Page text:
If there is one thing more exciting than what our kids do in the upper school, it’s what they do after.
“Glen Urquhart cultivates an early and enduring intellectual curiosity and gives kids the tools to pursue that curiosity. It’s really remarkable, I’ve been in school for about 25 years, and many of my most important academic moments took place in my two years at GUS.” —Glen Urquhart Alumna ’00, Harvard ’09, Penn State Ph.D. candidate ‘18
Eighth graders turn outward for their final theme and consider “The Individual in Society: Where Do I Live and Where Am I Going?” Just as they did in seventh grade, eighth graders spiral back to revisit these themes, which they first explored in second and third grade, and find opportunities for deeper learning.
In eighth grade, we combine social studies and English in a Humanities curriculum that integrates U.S. history, U.S. and world geography, the immigrant experience, American literature, the influence of politics, and the formation of beliefs. Students begin by studying European immigration to the United States. We take a three-day trip to New York City to visit the Immigration Museum on Ellis Island. While in New York, we also visit the Museum of Modern Art, to prepare for an art project that will occupy the students’ year, and we attend a Broadway play, in anticipation of mounting the eighth grade musical.
Students learn about the early colonies, the Founding Fathers, and the Enlightenment and create a timeline of the influences and events that led to the Revolutionary War. They analyze John Steinbeck’s The Pearl in relation to the concept of the American Dream. They read Harper Lee’s To Kill a Mockingbird and consider what it takes to see through the eyes of another.
As a single team, students design and create a 24 by 18 foot scale map of the United States. Each student is assigned a portion of the country and must determine the appropriate scale and lay out each state using a range of tools, including trigonometry, GPS calculation, and triangulation. Cooperation is vital as classmates negotiate border locations, water boundaries, feature alignments, legend notation, and a myriad of details.
As an aspect of their graduation rites, each eighth grade student writes and delivers a “This I Believe” speech. Students craft these speeches during class time, learning how to construct a speech and how to write for oral presentation, revising and polishing their essays, and practicing before the class.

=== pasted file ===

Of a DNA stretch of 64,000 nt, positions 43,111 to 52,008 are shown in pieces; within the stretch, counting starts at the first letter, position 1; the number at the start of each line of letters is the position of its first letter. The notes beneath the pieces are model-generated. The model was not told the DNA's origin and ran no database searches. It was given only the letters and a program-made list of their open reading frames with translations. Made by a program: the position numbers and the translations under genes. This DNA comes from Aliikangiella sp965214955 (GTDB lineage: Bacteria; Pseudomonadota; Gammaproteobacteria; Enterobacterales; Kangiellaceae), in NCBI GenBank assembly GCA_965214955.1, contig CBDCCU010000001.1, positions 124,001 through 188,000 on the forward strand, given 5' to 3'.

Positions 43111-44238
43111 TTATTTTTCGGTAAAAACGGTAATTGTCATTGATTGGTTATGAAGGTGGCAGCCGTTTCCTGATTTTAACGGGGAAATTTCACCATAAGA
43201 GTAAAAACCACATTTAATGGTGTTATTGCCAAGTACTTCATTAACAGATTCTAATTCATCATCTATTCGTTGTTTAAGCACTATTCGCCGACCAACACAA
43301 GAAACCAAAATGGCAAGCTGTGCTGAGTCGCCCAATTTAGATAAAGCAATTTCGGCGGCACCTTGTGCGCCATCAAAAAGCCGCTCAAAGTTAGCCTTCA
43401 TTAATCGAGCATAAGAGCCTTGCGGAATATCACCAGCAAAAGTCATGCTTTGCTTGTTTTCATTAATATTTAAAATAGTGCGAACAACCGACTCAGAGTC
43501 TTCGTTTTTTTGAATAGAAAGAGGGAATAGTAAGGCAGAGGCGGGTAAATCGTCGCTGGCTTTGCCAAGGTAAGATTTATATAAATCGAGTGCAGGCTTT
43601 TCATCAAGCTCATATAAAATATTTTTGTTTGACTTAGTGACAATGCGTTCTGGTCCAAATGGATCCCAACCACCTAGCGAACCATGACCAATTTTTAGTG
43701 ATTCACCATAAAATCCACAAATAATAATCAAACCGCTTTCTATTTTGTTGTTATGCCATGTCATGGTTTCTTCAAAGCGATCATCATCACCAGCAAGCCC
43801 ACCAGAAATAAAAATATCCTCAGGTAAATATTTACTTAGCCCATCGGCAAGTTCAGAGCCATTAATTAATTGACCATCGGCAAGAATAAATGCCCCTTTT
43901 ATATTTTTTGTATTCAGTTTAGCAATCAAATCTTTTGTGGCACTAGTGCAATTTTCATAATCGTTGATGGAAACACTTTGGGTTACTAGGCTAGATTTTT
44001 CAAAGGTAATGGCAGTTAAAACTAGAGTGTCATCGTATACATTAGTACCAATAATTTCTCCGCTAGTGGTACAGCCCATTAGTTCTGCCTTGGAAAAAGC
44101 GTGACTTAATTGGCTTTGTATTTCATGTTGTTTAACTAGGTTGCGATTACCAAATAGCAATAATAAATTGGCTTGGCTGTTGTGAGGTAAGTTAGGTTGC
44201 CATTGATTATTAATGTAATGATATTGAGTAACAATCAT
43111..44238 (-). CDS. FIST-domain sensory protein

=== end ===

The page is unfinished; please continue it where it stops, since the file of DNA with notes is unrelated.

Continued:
Eighth graders begin their year by considering how scientists collect and measure accurate data to support their findings. They employ various measurement tools: a triple-beam balance, Newton spring scale, digital scale, graduated cylinder, metric ruler, and formulas. They perform a series of experiments to demonstrate the law of conservation of mass, determine the relationship between buoyancy and density, and explore the differences between solutions and mixtures, and they research and create informational brochures detailing the characteristics of the four states of matter. Students learn how scientists identify properties of various substances through chromatography, filtering, evaporation, and fractional distillation. They consider how the periodic table classifies and organizes elements. After studying the structure of the atom, students build a 3-D element model of their own design from objects that represent what that element makes up in the real world. They consider the risks and benefits of radioactivity. In a unit on physics, they review the concepts of force, friction, drag, velocity, speed, acceleration, inertia, and angle of incline and, collaboratively, they design and build large-scale, working Rube Goldberg machines.
The eighth grade math curriculum is Algebra I. Students begin the year by considering why variables are used in math. Then they apply properties of multiplication to algebraic equations, specifically, the multiplicative identity property of 1, the property of reciprocals, the multiplication property of zero, the multiplicative property of inequality, and the rate factor model for multiplication. Students learn about polynomials (expressions that contain more than two algebraic terms), how to classify them by degree and number of terms, multiply them, and factor them. They learn to add and subtract algebraic expressions. They also explore these algebraic concepts: linear sentences, slopes and lines, linear systems, exponents and powers, and quadratic expressions.
Eighth grade Spanish students continue to develop communication competence, mastering complex grammatical structures and expanding their vocabulary. The year provides students with valuable opportunities to use those skills in authentic settings: they interview Spanish-speaking immigrants in surrounding communities, they host young visitors from a Central American orphanage, and many travel to that orphanage for their service week trip. As an aspect of all their lessons, we encourage eighth graders to consider how language and culture shape lives, in the United States and beyond. Our classes are conducted almost entirely in Spanish, and we make many interdisciplinary connections: students create art for the school’s El Día de los Muertos altar, they bring science concepts they learned in seventh grade to units on Spanish food and nutrition habits, they use their math skills in units on the metric system and exchange rates. Successful GUS graduates are well qualified to take Spanish II in ninth grade, typically at an advanced level.